back to article What did we learn today? Microsoft has patented the slider bar

Microsoft has capped off a bumper year of epic patent stupidity all round with an award from the EFF for claiming ownership of a simple slider bar design. slider The design patent ... Some of Redmond's finest work apparently Graphical slider bars like this – used for setting audio volume, fill color, or the zoom scale of a …

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  1. Pompous Git Silver badge

    The real focus of the legal challenge is on copying the design of the Microsoft Office ribbon bar.

    The Microsoft Office ribbon bar is "patently stupid". I paid to get my menus back in Office so I could work the way I'm used to.

    Then I discovered that Libre Office lets me do the same. And it's free :-)

    1. tin 2

      patently stupid

      Yes indeed. And now I know the reason that it was invented, so it could be patented, "migrate" everyone over to it and then sue anyone that tried to copy.

    2. aidanstevens
      FAIL

      The problem I find with LibreOffice is not so much functionality, which is adequate, but performance, which is absolutely pitiful!

      1. keithpeter
        Windows

        Performance...

        "The problem I find with LibreOffice is not so much functionality, which is adequate, but performance, which is absolutely pitiful!"

        1 million row Monte Carlo simulation in LO Calc 4.x, re-calculation time around 25 sec, same in MS Excel 2010, around 10 sec (core-duo/3Gb ram) so yes slower on bulk arithmetic I'll grant you.

        What kind of stuff are you doing? Are we talking factors of 2, 10 or 100 here? Does the time scale as O^2 or higher?

        Not trolling just actually interested...

        1. a_yank_lurker Silver badge

          Re: Performance...

          For most usage and users the performance difference is nil because the real performance is user dexterity (how fast they can type, etc.) than speed of execution.

          1. Tim 11

            Re: Performance...

            For me, the performance difference is real because the startup time of Libre office is much longer than MS office.

            1. Stoneshop Silver badge

              Re: Performance...

              For me, the performance difference is real because the startup time of Libre office is much longer than MS office.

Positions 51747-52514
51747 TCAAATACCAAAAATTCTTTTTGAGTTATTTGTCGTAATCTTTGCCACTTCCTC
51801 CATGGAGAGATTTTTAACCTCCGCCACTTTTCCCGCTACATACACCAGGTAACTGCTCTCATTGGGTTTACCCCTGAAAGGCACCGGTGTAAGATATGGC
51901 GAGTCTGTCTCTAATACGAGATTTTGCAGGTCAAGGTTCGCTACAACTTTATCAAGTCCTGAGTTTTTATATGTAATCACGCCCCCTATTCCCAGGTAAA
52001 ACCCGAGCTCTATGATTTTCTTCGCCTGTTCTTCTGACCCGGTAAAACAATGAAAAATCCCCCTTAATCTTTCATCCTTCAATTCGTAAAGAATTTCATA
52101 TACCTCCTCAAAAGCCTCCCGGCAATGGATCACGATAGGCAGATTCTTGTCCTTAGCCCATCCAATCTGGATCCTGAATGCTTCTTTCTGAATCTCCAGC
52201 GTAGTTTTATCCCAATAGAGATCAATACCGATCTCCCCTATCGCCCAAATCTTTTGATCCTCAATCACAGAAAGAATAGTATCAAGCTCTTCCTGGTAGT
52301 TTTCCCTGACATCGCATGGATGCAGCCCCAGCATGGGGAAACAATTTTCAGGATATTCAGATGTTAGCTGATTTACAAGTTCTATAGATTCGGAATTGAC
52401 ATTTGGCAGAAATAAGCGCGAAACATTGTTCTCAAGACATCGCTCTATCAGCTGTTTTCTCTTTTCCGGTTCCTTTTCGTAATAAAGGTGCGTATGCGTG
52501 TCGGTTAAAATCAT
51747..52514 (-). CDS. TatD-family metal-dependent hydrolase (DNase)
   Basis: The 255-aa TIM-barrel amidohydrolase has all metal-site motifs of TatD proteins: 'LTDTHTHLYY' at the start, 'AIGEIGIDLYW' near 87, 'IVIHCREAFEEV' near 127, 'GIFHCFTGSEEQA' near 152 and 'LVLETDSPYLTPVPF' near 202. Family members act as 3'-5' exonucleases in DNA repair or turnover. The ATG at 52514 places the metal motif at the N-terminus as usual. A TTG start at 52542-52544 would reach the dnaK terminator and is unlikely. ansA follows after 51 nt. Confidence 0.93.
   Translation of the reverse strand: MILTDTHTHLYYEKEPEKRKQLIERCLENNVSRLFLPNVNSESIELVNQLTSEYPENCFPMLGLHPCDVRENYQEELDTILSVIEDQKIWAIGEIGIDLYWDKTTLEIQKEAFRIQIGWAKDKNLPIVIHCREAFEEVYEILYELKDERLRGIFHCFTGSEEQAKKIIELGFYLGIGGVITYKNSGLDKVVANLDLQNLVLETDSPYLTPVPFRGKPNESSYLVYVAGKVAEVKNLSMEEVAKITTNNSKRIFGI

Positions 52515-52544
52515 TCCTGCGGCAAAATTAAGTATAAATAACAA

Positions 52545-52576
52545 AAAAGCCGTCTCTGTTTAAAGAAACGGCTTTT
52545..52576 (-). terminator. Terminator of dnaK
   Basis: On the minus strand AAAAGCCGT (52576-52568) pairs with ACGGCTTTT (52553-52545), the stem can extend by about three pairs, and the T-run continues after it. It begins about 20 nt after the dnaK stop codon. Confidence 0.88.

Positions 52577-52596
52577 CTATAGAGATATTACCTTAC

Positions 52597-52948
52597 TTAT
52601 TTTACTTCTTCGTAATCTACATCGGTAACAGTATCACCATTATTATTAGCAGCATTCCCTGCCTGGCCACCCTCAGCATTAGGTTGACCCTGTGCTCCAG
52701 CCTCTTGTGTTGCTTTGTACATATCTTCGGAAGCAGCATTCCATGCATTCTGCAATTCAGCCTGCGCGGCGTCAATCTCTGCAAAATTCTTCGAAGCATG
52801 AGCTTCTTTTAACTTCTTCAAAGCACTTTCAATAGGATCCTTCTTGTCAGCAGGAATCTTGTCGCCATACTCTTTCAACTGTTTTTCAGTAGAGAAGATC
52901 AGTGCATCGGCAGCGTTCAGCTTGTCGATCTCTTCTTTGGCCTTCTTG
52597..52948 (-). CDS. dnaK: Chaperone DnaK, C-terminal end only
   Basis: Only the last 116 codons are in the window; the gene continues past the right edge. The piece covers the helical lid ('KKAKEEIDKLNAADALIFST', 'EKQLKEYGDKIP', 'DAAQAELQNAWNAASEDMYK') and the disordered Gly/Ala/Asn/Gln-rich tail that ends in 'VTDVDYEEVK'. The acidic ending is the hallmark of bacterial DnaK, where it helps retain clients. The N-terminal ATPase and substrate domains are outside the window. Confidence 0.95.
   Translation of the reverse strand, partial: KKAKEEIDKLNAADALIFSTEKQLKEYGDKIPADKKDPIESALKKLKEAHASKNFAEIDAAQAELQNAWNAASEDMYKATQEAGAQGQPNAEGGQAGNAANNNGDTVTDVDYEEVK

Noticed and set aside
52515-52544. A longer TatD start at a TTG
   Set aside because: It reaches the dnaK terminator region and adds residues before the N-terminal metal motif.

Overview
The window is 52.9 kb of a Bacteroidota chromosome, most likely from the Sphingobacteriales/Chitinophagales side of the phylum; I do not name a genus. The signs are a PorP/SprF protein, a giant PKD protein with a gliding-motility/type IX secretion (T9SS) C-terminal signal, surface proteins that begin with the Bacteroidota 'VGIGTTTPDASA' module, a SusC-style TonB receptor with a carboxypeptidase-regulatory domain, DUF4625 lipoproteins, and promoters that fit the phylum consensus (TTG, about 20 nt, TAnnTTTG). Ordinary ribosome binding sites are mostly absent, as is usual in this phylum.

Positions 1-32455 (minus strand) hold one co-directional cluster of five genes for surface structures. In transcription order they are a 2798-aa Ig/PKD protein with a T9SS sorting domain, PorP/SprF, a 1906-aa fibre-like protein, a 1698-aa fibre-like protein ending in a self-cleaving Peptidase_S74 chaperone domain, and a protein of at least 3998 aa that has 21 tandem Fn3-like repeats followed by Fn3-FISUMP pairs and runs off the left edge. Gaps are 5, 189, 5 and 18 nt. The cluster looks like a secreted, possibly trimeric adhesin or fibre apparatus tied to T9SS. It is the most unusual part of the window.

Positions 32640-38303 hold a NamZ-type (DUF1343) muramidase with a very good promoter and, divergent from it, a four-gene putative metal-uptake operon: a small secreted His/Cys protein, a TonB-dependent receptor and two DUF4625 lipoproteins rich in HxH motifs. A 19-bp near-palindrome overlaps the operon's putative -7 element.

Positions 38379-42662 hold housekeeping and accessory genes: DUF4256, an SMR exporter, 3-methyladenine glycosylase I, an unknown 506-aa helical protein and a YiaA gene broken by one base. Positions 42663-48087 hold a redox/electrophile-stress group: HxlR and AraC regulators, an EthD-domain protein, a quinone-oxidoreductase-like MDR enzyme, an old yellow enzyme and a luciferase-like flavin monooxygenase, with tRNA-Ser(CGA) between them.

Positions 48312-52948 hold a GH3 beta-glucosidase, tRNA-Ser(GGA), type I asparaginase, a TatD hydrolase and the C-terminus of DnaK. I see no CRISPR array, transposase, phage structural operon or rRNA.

Could this be because, like the case was/is with IE ("loading" much faster than other browsers), Windows has a lot of the libraries required by MSO already open, where LO needs to load a large number of them that aren't?

              Also, don't confuse "time to show screen ready for input" with "time to ready for input".

            2. Chemist

              Re: Performance...

              "Also 350k spreadsheet loading over wifi from fileserver ~2-3 secs."

              That time includes starting LO BTW

            3. Chemist

              Re: Performance...

              "For me, the performance difference is real because the startup time of Libre office is much longer than MS office."

              Try it either with the internet connection turned off or load an .xls file - I certainly have this weird problem when traveling (not on my home wifi) where starting LO whilst connected produces a VERY long lag before the sheet is ready. Easy to work round and only applies on first opening of an .ods file.

              From memory it seems to be that it goes looking for my networked printer - which at home it finds - as to why ? ?

            4. Anonymous Coward
              Anonymous Coward

              Re: Performance...

              "For me, the performance difference is real because the startup time of Libre office is much longer than MS office."

              Yes me too, because I constantly open and close my office suite all day, rather than start it once in the morning and then close it once at the end of the working day !!!!!

            5. Alan Brown Silver badge

              Re: Performance...

              "the startup time of Libre office is much longer than MS office"

              Microsoft preload the office libraries at bootup - something they pulled with MSIE to get startup advantage over firefox and were thoroughly thwapped over a decade ago.

            6. P. Lee Silver badge

              Re: Performance...

              >For me, the performance difference is real because the startup time of Libre office is much longer than MS office.

              I'm pretty sure you can set LO to do the trick MS-O does - preload everything into a cache at boot time. If you have ram to spare and use LO a lot, its probably worth doing.

              1. Pompous Git Silver badge

                Re: Performance...

                I've been playing with my first word processor for the PC: Borland's Sprint. It was pretty nippy running on a 4.77 MHz NEC V20. In a VM on a 3.5 GHz i5 it's blindingly fast. It's also still the most powerful word processor I ever used 28 years after I purchased it.

          2. petur

            Re: Performance...

            Not to mention the time lost due to the ribbon bar... I could never get used to it at work, so I ended up installing LO to get my productivity back

          3. chasil

            Re: Performance...

            I haven't used extensive spreadsheet functions since Lotus 1-2-3/Symphony on PS/2-class-class machines, which were 80386s at best.

            That said, sometimes automatic recalculation is disabled because it takes too long for every cell. In particular, 1-2-3's /(D)ata (T)ables, or Symphony's "multiple pass reports" would sometimes render a system unresponsive for hours on a big data set.